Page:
Most states have some version of a “prevailing wage” statute. These laws allow the establishment of minimum compensation levels for workers on publicly funded construction projects and are based on trade and location. The stated purpose of the laws is to attract and retain skilled workers for public projects. The stipulated wage levels also enable union contractors to compete with non-union contractors when bidding public contracts.
Not all workers involved in the construction process are covered by prevailing wage laws. Coverage is usually limited to on-site workers, so parties involved in off-site fabrication or truck drivers delivering materials to a job site may be excluded.
The California legislature amended that state’s law to include the delivery drivers of ready-mix concrete trucks in the statutory protection. The ready-mix concrete industry challenged the amendment, arguing that it violated Equal Protection by affording coverage to ready-mix drivers, but not other delivery truck drivers, and passing those increased costs through to their employers.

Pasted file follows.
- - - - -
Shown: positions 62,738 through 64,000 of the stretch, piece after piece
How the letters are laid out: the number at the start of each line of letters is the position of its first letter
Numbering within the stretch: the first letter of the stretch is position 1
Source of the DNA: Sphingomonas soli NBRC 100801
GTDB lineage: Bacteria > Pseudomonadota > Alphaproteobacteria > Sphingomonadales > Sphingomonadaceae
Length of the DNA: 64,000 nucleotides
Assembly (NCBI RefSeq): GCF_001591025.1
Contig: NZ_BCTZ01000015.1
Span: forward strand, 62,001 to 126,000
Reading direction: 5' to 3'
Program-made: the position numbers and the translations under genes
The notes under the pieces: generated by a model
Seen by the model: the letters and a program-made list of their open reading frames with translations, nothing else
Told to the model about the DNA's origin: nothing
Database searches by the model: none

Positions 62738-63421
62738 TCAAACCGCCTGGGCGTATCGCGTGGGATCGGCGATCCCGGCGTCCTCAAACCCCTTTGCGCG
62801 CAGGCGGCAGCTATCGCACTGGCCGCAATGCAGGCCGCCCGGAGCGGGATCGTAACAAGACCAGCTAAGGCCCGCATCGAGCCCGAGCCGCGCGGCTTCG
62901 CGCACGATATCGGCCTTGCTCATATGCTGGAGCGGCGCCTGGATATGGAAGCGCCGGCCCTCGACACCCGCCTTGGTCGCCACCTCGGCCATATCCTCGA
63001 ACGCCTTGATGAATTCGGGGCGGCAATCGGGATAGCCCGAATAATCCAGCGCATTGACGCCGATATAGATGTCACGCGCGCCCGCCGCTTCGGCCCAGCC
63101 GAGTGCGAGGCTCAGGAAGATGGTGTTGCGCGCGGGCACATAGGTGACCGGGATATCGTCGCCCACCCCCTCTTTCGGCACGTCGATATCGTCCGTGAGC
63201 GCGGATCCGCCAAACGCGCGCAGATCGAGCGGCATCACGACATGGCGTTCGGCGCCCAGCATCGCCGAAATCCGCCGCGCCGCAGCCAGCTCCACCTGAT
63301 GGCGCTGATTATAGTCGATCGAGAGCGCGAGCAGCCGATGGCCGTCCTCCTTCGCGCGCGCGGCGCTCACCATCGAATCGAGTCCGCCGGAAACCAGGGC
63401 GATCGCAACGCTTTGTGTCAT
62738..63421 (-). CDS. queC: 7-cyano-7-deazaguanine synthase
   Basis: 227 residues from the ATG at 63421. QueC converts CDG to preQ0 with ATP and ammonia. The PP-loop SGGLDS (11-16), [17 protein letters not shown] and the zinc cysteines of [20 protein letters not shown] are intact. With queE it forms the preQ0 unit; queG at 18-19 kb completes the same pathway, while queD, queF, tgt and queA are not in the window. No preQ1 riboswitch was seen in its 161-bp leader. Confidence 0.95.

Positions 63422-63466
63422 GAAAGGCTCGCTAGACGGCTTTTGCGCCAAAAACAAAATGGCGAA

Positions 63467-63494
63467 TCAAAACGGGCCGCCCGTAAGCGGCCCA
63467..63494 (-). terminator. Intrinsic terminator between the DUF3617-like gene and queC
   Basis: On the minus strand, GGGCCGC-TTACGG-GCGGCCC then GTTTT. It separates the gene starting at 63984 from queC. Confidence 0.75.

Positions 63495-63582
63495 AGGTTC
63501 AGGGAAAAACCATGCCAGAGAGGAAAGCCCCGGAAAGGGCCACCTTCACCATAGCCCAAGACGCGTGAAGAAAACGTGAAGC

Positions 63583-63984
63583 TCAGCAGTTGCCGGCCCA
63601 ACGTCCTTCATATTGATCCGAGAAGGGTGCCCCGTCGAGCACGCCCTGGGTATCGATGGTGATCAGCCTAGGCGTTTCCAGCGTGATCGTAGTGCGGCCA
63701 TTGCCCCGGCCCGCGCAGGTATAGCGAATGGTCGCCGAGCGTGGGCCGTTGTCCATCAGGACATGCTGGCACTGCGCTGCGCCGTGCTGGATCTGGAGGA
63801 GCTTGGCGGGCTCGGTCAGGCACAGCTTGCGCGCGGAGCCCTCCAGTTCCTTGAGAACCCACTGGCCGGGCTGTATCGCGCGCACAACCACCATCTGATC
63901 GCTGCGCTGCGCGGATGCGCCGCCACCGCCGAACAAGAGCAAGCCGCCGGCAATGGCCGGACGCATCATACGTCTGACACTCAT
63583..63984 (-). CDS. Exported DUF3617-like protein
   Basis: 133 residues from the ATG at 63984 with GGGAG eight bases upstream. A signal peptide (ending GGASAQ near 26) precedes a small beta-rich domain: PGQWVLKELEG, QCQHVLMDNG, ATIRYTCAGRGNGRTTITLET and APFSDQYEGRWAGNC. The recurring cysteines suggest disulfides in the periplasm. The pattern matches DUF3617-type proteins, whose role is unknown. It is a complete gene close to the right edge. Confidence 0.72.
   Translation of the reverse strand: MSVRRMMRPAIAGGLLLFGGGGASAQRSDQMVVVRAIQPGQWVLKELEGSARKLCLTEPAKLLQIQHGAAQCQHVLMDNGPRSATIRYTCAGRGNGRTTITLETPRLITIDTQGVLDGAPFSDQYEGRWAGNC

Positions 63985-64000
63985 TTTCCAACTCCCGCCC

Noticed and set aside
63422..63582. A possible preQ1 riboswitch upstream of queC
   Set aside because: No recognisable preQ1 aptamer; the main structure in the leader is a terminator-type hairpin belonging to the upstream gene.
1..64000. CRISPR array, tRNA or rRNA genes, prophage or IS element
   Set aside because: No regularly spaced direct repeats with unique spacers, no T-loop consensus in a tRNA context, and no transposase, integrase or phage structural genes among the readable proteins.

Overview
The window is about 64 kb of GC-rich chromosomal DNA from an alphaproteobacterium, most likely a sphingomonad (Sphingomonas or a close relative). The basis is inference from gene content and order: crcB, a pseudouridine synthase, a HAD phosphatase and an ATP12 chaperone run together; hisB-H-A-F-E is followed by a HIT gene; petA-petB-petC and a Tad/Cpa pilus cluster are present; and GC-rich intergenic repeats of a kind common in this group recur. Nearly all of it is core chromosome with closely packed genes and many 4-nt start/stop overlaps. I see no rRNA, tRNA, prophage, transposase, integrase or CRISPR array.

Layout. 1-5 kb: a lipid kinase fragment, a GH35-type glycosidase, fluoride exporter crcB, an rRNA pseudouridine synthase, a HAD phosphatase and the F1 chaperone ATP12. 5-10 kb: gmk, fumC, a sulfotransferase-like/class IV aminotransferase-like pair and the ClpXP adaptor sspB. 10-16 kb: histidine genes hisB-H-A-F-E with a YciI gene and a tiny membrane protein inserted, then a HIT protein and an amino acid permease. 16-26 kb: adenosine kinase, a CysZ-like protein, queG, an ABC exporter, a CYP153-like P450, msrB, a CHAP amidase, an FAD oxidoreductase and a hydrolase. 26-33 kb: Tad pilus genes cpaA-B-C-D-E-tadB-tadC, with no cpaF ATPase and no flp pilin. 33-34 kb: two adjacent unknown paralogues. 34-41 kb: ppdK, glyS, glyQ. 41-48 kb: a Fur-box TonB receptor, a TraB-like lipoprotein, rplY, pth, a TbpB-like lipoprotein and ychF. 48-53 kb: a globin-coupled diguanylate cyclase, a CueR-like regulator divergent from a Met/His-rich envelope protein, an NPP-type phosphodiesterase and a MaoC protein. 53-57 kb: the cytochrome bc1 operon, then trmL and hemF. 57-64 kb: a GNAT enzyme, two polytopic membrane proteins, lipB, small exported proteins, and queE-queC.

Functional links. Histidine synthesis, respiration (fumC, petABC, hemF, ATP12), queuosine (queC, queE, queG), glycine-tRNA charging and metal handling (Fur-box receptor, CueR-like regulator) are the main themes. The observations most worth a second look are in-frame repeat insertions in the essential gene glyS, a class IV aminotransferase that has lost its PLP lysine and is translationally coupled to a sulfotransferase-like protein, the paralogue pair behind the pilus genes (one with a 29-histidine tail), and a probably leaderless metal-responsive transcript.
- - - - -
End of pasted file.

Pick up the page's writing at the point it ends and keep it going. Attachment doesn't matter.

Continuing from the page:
A federal appeals court ruled that there were legally relevant factors distinguishing ready-mix drivers from other delivery truck drivers. They are active participants in concrete pours, interacting extensively with other workers at the site. This requires a higher level of skill than simply dropping off materials at the site. And, ready-mix drivers are more likely to be unionized, making them more susceptible to underbidding.
The other case in this issue involved a project owner’s available remedies when a contractor is in material breach of the construction contract. A Florida court ruled that the owner is not limited to the cost of completion, but may seek damages that would restore the owner to its pre-contract financial position.